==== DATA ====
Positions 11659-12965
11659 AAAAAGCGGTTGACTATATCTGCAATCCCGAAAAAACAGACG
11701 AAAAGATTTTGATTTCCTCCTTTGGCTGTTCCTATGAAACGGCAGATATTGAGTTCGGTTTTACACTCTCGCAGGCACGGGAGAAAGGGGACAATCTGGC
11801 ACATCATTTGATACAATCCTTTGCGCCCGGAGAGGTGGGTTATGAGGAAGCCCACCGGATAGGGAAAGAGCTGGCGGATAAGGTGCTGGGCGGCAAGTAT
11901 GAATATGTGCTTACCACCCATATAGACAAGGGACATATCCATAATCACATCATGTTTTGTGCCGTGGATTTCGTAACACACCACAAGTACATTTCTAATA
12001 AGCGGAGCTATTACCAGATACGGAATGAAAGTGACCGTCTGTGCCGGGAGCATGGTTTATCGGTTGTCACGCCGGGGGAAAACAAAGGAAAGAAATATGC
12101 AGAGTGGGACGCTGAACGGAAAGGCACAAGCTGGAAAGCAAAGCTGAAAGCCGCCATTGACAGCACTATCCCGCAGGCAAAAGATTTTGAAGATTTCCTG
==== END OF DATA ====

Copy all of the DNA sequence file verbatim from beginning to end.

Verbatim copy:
Positions 11659-12965
11659 AAAAAGCGGTTGACTATATCTGCAATCCCGAAAAAACAGACG
11701 AAAAGATTTTGATTTCCTCCTTTGGCTGTTCCTATGAAACGGCAGATATTGAGTTCGGTTTTACACTCTCGCAGGCACGGGAGAAAGGGGACAATCTGGC
11801 ACATCATTTGATACAATCCTTTGCGCCCGGAGAGGTGGGTTATGAGGAAGCCCACCGGATAGGGAAAGAGCTGGCGGATAAGGTGCTGGGCGGCAAGTAT
11901 GAATATGTGCTTACCACCCATATAGACAAGGGACATATCCATAATCACATCATGTTTTGTGCCGTGGATTTCGTAACACACCACAAGTACATTTCTAATA
12001 AGCGGAGCTATTACCAGATACGGAATGAAAGTGACCGTCTGTGCCGGGAGCATGGTTTATCGGTTGTCACGCCGGGGGAAAACAAAGGAAAGAAATATGC
12101 AGAGTGGGACGCTGAACGGAAAGGCACAAGCTGGAAAGCAAAGCTGAAAGCCGCCATTGACAGCACTATCCCGCAGGCAAAAGATTTTGAAGATTTCCTG